Thursday , 27 October 2016

Only Fools Base Investment Decisions On Pundit Predictions! Here’s Why

Nobody can predict what the stock market will do so basing your investment decision on market or economic predictions is a fool’s game.

The above introductory comments are edited excerpts from an article* by Evan Bleker ( in a guest post on entitled Why You Shouldn’t Worry About Market Crash 2015.

Bleker goes on to say in further edited excerpts:

While investors face a tsunami of predictions each and every year, most predictions end up being flatly wrong — they just don’t come into fruition. Those journalists, pundits, or publications that do accurately predict a market event are easily remembered but never seem to be able to repeat the feat with any degree of consistency.

Often times big name publications are making doom and gloom predictions at the worst possible times [as is shown in the following graph] so how do I deal with recessions and possible market crashes? The answer is surprisingly simple — I don’t worry about them.

Historical Market Crashes

Here’s the thing: A market crash or recession is guaranteed to happen sometime in the future. I just don’t know when that’s going to be.

Take another look at the performance of the NASDAQ, this time over a period of 20 years:

Nasdaq 20 Year Return

Over the past 20 years the NASDAQ has returned just under 500% despite major market volatility. All an investor had to do to approximate the NASDAQ’s return over that period was to:

  • stay as fully invested as possible in a low cost NASDAQ ETF:
    • no market predictions were needed,
    • you didn’t have to get in and out of the market at the right times, and
    • you certainly didn’t have to worry about seeing your portfolio’s value cut in half.
    • All you had to do was hang on.

By contrast, basing your investment decisions on predictions found in the financial media would have meant committing financial suicide.

  • Over that same time span, you could have easily found yourself out of the market just when stocks were about to takeoff, missing out on great buying opportunities.
  • Even worse, liquidating your holdings based on news headlines could have forced you out of significantly undervalued positions at a loss… only to watch those same stocks rise back up to fair value as was the case in the depths of the financial crisis.

In other words, getting out of the market would have caused you to LOSE money…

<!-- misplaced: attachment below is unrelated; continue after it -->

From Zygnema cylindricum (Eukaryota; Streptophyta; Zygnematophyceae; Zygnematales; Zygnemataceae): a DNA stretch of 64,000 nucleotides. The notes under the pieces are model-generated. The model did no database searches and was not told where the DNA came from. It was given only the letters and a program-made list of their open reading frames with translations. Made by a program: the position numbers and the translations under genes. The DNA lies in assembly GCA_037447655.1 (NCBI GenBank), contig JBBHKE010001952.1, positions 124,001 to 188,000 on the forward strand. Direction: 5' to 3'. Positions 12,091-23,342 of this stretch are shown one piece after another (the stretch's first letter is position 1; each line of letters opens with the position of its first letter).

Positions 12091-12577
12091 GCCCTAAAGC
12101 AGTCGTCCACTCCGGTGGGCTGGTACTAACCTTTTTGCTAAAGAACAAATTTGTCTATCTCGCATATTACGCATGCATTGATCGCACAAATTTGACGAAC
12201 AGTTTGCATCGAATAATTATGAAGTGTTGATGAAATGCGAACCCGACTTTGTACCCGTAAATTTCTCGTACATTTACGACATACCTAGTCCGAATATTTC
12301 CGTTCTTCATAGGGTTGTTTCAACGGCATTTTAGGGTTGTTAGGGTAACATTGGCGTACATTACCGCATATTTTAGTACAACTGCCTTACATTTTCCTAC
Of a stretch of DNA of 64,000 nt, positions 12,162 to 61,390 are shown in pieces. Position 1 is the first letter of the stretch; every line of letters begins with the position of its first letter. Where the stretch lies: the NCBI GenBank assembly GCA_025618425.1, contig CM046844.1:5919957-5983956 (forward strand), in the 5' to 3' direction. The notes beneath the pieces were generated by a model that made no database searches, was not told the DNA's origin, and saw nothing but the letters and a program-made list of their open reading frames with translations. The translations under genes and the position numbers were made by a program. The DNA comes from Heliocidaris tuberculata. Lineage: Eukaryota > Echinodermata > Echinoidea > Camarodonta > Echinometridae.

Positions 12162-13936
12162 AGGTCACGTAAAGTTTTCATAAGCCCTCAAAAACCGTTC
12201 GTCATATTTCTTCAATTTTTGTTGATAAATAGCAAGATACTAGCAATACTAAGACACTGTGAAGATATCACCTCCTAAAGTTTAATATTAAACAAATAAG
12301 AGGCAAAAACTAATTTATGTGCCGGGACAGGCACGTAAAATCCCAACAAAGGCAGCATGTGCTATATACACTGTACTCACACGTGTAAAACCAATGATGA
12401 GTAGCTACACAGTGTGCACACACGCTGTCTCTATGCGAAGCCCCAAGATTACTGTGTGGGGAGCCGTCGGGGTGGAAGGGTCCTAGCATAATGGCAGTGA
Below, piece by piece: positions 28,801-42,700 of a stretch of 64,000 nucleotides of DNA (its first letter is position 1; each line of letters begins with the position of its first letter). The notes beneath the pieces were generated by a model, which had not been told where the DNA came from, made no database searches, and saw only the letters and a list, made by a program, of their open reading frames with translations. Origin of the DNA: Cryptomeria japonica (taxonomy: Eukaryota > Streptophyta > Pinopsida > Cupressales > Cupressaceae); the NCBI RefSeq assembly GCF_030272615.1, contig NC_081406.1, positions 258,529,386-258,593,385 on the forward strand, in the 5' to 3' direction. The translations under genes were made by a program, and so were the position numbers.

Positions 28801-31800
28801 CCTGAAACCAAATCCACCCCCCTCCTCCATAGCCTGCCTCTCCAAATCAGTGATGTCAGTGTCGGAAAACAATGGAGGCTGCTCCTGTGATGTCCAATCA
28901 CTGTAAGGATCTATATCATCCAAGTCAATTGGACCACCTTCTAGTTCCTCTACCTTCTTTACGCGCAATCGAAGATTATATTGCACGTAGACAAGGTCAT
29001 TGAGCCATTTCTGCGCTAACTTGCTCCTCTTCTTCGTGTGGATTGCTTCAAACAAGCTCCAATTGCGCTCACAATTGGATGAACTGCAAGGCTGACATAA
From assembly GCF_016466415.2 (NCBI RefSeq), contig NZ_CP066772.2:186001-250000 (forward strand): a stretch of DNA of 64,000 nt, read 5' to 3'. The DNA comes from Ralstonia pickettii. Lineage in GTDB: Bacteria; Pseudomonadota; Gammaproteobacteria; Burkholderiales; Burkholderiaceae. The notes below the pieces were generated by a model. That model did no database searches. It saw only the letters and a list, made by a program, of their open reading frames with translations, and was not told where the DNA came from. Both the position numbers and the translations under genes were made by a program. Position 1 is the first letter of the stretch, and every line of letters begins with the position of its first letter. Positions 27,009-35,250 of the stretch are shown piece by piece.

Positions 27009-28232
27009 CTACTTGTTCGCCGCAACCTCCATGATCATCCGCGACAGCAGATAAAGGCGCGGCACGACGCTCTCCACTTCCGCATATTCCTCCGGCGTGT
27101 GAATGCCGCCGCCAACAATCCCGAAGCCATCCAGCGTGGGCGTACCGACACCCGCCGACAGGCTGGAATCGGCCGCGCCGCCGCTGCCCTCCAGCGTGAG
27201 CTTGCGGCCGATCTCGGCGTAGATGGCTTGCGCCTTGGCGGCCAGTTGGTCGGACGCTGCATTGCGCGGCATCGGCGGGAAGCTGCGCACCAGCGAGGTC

To deal with the uncertainty of a market crash, I simply:

  • fill my portfolio full of stocks of companies with extremely conservative balance sheets and also make sure to
  • buy only stocks that are deeply undervalued and
  • only buy stocks that don’t need access to the credit markets.

All of this ensures that my investments have the ability to survive deep recessions and that I’m not buying based on unsustainable valuations.

I’m not saying that my portfolio won’t sink during a market crash – I think that’s inevitable – but as long as the values of the companies that I bought are robust, I expect the bulk of my stocks to eventually rise back up to fair value, market crash or not.

Take a look at how European net nets fared despite two major recessions:

European Net Net Stock Investing

In the long run, it is more important to be stocked full of great investment opportunities than it is to worry about getting out before the market plunge. It’s not that hard to spot good opportunities, after all, but it’s nearly impossible to tell what the market will do….

Charlie Munger once said that if you can’t view a drop in the value of your holdings by 50% two or three times a century with equanimity, then you’re unfit for common stock investment and you deserve the mediocre returns that you’re inevitably going to get.

  1. No matter what your sub-strategy is, profits in common stocks accrue to value investors with a strong temperament and an ability to see things within the context of eternity.
  2. Don’t stress a 1 or 2 year period of horrible results, those periods are bound to happen no matter what you do, but you can survive them if you’ve invested in financially sound firms.
  3. A far greater sin is dodging in and out of the market which will ensure terrible results.
Editor’s Note: The author’s views and conclusions in the above article are unaltered and no personal comments have been included to maintain the integrity of the original post. Furthermore, the views, conclusions and any recommendations offered in this article are not to be construed as an endorsement of such by the editor.

* (©2014 Old School Value. All Rights reserved.)

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